A parasite that causes honey bees to act erratically before killing them has been discovered in Virginia for the first time, and researchers tracking the parasite across the nation hope local citizen scientists can confirm whether it has spread to North Carolina.
The parasite is a tiny fly that lays eggs inside the abdomen of a worker honey bee. When the eggs hatch, fly larvae burst from the bee’s neck and grow into flies that then infect more bees.
Scientists refer to the infected bees as “zombees,” because they abandon their hives and eventually die after a period of zombie-like behavior. John Hafernik, an insect ecologist at San Francisco State University and lead scientist of the ZomBee Watch project, says zombified bees can be seen walking on sidewalks during the day or flying around lights at night, like moths, when healthy bees are in their hives.
Beekeepers are most likely to notice bees behaving erratically, but Hafernik says anyone can contribute to the project.
“We expect that infection rates will rise during the summer and peak in the fall,” he said. “We are already receiving reports of honey bees being hard hit this year in the Hudson Valley of New York. More than ever, we need citizen scientists to join the ZomBee Watch team, to be on the lookout for honey bees acting strangely in their area and report their observations.”
Citizen scientists can learn about the project and report their findings at www.zombeewatch.org. According to a tutorial on the website, people should place suspected zombees in a plastic container with tweezers. A zombee may still sting, but it will just be a standard bee sting that won’t lead to a zombie infection.
Citizen scientists are urged to keep their bees for several days to see if fly larvae emerge from them. They’re then asked to send the bees and larvae to the researchers in California.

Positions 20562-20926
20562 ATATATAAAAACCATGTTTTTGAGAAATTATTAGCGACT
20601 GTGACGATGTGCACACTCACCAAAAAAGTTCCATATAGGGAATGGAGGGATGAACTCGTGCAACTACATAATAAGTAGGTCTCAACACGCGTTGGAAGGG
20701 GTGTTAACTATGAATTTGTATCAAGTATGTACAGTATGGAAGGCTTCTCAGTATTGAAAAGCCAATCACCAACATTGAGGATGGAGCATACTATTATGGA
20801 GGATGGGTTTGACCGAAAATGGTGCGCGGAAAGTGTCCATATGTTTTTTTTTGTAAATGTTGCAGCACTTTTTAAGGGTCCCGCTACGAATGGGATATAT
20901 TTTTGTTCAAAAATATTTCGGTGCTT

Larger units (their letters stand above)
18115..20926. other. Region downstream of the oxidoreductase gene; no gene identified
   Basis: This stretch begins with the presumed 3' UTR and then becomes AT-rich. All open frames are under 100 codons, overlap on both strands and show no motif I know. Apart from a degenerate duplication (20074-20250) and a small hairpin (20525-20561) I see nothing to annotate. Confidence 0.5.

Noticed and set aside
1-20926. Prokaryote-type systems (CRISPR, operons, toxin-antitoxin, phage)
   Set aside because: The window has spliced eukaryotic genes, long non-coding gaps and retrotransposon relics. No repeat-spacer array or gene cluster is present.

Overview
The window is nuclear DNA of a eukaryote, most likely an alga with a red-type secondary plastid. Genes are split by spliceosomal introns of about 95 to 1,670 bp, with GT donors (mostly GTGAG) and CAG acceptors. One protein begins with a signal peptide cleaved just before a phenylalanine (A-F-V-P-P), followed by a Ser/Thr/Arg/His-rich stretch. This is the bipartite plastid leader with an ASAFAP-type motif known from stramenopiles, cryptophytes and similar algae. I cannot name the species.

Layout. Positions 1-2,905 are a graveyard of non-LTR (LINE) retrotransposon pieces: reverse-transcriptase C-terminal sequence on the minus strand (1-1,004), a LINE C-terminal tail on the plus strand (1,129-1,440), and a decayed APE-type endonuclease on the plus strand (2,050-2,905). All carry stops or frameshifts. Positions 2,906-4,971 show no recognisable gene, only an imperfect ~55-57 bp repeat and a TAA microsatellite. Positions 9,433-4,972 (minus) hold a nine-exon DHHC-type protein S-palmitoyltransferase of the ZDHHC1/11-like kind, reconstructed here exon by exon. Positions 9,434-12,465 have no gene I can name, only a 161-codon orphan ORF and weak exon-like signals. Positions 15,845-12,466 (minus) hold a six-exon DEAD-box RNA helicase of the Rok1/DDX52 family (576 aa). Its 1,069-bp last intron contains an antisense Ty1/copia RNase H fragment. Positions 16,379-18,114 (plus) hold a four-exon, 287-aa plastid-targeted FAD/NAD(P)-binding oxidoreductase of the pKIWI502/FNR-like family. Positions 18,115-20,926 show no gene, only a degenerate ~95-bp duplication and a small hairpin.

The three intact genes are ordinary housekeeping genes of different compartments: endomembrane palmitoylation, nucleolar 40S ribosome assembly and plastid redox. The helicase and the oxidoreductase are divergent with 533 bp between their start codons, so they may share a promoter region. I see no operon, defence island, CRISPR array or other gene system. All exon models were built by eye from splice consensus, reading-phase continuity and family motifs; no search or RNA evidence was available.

The researchers are also interested to know about bees that fly into a porch light or are found walking on the sidewalk even if they aren’t infected by the fly larvae, Hafernik said. He asks that beekeepers set up light traps to catch zombees in their apiaries; information for making traplights can be found on the project website.
The fly parasite poses a bigger danger to bees than turning them into zombies. They carry viral infections that can spread through a hive, and Hafernik says more problems caused by the flies may be discovered as the research develops.
In particular, he notes that citizen science can help determine whether the parasite can spread before the eggs hatch, which would place whole hives in danger. Though he wishes the circumstances were different, Hafernick said he enjoys working with citizen scientists and says the “power of getting this number of people and minds involved” is vital to science.
Honey bees are under attack on many fronts. Viral and fungal infections, pesticides and diseases carried by mites are taking out bees across North America. Colony Collapse Disorder, a mysterious phenomenon where large numbers of bees abandon their hives, has caused a panic about the future of honey bees and of the fruits and vegetables they help produce.
Zombees are not as widespread as CCD, Hafernik says, but with so many problems facing a species that provides so much, it is better not to let it spread.
Stephen Ginley: 919-829-4520